Envy and jealousy have always been a big theme of Mad Men but I don't think it's ever been more pervasive than this season. The aptly named episode "The Other Woman" followed people coveting over what they didn't have and comparing and contrasting what and how they were willing to do to achieve it.

Immediately in the first scene: nameless copywriter wants Don's break, Peggy wants the Jaguar crew's lobster (and work), and the scum bag from the auto dealership, Herb, wants Joan. Morally corrupt and nihilistic, Pete backhandedly proposes the arrangement to Joan and the partners. Joan's choice and its complications make up the rest of the episode.

In a behind the scenes video, Christina Hendricks makes the point that Joan has seen all the partners do worse in her time with them. Pete, for all his grossness, makes the compelling point that we constantly make mistakes for free, why not for the greater good? And I make the point that Joan's decision is her own grudging acceptance of what she has to do to get power at a company she's been with since the beginning. It's hard to look at Joan's choice as a victory, but she has, at last, gotten something worthwhile.

FUN FACT: Joan tries to shame Pete by asking what he would say if someone asked to Trudy, but he already came dangerously close to whoring out his new wife in Season 1 just to get a story published. I imagine he'd murder his family to sign a major account. Speaking of Pete, he's doing a better job self-destructing than Don ever did. Betty's father once accused Don of treating all his good fortune like nothing but Pete, who has had wealth and status handed to him since birth, really does consider it nothing. He's on the road to Rogerville.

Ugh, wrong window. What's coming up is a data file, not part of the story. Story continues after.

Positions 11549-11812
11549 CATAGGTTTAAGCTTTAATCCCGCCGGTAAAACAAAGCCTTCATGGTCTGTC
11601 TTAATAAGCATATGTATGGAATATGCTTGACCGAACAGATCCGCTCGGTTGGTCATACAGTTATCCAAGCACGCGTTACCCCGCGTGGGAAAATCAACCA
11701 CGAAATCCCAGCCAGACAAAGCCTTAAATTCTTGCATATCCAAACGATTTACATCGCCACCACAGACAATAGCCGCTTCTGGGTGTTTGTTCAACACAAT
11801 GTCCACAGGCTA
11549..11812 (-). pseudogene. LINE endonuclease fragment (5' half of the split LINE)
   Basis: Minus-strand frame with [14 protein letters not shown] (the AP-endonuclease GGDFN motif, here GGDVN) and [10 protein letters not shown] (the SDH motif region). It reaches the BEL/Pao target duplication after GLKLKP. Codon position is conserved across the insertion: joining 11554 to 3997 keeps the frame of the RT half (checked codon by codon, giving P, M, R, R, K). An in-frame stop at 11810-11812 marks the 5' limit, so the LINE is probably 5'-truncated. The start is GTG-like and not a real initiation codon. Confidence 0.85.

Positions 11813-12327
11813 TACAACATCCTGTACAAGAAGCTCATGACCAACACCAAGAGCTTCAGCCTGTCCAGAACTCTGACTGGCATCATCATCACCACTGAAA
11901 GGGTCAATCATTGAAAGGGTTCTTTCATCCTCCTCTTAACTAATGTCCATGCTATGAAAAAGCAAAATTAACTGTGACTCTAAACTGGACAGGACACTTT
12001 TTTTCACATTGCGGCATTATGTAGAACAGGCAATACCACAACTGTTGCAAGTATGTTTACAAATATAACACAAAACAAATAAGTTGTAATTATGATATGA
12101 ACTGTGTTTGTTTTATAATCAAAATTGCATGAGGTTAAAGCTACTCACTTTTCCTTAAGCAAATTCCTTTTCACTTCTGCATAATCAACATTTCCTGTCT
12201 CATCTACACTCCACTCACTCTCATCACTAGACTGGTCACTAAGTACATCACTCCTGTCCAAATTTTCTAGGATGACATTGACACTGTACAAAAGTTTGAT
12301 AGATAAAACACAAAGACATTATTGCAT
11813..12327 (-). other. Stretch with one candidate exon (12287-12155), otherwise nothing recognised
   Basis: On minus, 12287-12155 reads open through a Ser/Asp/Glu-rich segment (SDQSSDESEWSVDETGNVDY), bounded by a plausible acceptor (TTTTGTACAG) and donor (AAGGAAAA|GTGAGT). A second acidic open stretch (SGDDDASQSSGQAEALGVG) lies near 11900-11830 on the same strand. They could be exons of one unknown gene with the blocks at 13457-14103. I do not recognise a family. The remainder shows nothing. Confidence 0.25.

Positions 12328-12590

Another very big event happened this week, and I'd like to take a moment to gloat and say I NAILED IT when I CALLED IT a few weeks ago: Peggy Olson has left the agency. Many, many questions about the future of the show hang in the balance here because, as Salvatore Romano fans know, when a character leaves the agency they generally disappear from the show. But Peggy is one of our principles. Will we join her with life at the new agency? Or will her absence from Don's life become an absence in ours? Or will AMC spring for the Mad Men spinoff, Peggy Olson, Copy Chief!

Seriously though the goodbye scene between her and Don made me feel things. He had taken her for granted for too long, and she had come as far as she could with him. Freddy had a great cameo, encouraging Peggy to go for it. Their friendship seems healthy and genuine. Peggy's meeting with Ted Chaough was a hoot. I'm sure he has some asshole secret to be revealed later. Drink your chocolate shake Pegs, you have earned it.

OTHER THOUGHTS: Lane is on thin ice, but very sly. He manages to push through the solution best for the company, Joan, and himself. That plot is set to blow up in his face anytime now.

Joan's mom is salty and flirty. Must be where she gets it.

Watch Jaguar become the new Lucky Strike, a high profile, meal ticket client with unreasonable demands.

There was more sexual tension in Joan touching Don's face than in their entire conversation last week.

Mad Men Unbuttoned has some great 70's Jaguar ads.

What about your thought, Blogtown?